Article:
Mr. Sykes has held the position of CIO and data science director at Alpine F1 since the days when the team was called Renault Sport Racing. He says he deliberately chose to work in the business systems field because it offers a wider range of responsibilities: “I spent sixteen years [en F1] as an aerodynamicist, through engineering, to management and data collection. Data science has become its own differentiator. At Renault Sport Racing, he first arrived as data science manager before being promoted to CDO, then director of IT and data science business systems. In doing so, however, loopholes emerged. The team’s data was in bad shape, costs were skyrocketing, and IT seemed like a back-office function. Its impact in the business was minimal as Renault Sport Racing offered services and products ranging from motor racing, to road vehicles and equipment. “The IT department was neglected,” admits Sykes. “They were trying to help the company, but without success. In addition, they had many external contractors, which contributed to the increase in costs. To make matters worse, the management did not give us any indications as to how they wanted to work. As a result, the IT department was trying to do its best in providing the requested solutions, but was actually having trouble figuring it out. »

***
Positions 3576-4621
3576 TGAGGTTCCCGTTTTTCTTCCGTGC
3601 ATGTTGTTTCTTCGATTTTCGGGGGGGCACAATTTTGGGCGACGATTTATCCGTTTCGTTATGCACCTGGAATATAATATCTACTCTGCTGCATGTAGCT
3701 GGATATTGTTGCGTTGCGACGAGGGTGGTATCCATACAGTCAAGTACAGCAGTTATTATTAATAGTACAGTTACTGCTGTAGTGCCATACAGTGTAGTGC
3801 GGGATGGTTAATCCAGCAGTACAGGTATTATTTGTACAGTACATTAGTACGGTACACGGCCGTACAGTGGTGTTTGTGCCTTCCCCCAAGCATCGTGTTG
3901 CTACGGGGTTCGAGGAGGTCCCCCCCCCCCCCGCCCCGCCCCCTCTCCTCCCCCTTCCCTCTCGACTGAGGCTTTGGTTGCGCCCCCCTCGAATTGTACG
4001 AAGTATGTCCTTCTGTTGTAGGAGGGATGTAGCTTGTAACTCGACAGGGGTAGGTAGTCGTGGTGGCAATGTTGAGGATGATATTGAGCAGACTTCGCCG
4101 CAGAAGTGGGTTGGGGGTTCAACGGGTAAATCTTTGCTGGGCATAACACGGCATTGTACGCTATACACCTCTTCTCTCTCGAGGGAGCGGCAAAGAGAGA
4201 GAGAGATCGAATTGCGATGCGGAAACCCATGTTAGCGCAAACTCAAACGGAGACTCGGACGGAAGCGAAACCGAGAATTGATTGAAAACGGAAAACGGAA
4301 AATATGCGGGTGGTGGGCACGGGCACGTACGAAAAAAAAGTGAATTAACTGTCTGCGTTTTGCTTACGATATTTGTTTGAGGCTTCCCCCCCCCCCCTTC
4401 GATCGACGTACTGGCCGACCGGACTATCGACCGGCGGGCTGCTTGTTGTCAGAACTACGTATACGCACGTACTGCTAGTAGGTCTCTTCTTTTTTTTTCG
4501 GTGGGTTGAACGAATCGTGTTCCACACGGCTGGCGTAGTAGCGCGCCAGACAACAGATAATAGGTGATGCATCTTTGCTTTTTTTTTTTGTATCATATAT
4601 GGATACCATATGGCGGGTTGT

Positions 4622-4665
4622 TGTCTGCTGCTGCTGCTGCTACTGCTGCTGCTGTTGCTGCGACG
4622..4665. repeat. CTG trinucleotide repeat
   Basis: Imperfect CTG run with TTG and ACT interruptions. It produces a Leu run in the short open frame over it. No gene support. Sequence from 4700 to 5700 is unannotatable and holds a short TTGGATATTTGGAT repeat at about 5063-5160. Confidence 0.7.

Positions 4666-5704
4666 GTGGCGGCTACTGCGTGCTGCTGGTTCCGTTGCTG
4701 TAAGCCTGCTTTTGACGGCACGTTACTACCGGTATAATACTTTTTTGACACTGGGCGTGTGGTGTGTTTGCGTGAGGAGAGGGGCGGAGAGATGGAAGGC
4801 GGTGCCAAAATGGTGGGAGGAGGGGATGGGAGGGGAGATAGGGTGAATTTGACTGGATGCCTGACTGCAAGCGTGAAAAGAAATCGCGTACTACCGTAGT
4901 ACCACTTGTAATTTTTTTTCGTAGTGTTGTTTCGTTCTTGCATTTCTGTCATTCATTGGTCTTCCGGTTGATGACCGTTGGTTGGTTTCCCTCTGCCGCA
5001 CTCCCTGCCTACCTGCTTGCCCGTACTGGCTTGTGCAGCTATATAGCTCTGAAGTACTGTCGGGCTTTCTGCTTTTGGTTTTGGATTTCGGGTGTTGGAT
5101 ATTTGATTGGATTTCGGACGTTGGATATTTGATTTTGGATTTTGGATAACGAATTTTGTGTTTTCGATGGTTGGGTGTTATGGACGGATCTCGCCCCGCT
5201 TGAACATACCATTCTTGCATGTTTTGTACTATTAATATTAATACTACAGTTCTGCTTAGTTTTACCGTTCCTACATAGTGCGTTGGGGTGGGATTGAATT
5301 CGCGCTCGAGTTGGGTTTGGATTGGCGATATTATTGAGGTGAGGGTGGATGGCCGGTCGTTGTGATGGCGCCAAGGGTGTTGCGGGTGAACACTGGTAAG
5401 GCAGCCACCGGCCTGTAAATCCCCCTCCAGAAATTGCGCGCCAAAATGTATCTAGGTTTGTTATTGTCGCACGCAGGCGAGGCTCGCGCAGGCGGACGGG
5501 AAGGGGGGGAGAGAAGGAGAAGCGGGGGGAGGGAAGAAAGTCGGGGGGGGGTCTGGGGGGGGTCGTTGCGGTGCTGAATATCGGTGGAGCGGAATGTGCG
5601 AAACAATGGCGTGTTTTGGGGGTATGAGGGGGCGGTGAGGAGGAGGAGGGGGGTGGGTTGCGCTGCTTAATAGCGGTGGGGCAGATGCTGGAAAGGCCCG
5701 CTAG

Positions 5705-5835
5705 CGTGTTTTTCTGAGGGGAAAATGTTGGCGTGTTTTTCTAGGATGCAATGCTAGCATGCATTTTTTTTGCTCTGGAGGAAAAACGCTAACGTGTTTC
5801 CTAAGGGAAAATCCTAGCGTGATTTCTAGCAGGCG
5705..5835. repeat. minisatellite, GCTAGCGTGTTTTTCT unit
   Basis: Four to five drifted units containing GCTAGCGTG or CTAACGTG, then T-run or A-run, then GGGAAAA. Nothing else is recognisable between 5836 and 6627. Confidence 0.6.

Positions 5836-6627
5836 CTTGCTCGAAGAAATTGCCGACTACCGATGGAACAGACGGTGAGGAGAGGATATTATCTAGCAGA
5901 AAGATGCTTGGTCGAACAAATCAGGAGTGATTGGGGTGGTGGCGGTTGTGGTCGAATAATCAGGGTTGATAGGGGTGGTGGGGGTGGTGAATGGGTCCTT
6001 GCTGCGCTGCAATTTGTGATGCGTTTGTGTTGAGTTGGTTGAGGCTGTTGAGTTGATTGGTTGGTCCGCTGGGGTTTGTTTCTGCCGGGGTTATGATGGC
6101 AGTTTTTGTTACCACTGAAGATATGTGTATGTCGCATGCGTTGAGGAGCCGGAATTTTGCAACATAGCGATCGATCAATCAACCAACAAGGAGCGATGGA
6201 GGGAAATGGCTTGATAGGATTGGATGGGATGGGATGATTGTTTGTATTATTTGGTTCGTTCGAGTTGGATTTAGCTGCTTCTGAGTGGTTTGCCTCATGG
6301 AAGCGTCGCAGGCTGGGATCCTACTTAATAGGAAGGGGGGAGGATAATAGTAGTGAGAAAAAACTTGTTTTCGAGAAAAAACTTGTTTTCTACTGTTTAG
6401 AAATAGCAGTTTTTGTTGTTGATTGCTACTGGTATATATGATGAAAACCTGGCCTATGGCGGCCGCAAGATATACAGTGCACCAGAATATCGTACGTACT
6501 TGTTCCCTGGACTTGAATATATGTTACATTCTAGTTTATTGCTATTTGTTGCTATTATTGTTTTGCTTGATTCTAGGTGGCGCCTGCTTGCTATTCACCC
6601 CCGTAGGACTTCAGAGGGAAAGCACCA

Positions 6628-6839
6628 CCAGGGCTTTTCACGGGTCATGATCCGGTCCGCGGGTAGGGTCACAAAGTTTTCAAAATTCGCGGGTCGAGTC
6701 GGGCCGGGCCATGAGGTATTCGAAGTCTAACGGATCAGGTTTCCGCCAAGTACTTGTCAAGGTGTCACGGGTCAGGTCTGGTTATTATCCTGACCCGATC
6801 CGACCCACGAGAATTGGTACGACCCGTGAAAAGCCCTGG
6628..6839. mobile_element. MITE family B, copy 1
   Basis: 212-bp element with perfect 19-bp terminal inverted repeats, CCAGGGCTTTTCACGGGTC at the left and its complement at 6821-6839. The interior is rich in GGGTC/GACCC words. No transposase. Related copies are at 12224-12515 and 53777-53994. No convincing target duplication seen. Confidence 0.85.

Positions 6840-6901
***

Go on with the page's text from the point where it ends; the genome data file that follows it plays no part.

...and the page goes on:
Nathan Sykes thus sought to change mentalities, by giving the members of the team the means of working in collaboration with the various departments. As well as highlighting enterprise systems that he says have given the company an unbiased view of what it wants from IT, based on current and future data and needs. Thus, teams had to integrate management requirements into projects of all sizes and make them coincide with business processes. Which in turn were to feed the data system. “It’s about taking ownership of the needs we need to meet and the processes we need to put in place, to the point of getting to visualize the project before we start developing it,” says Sykes.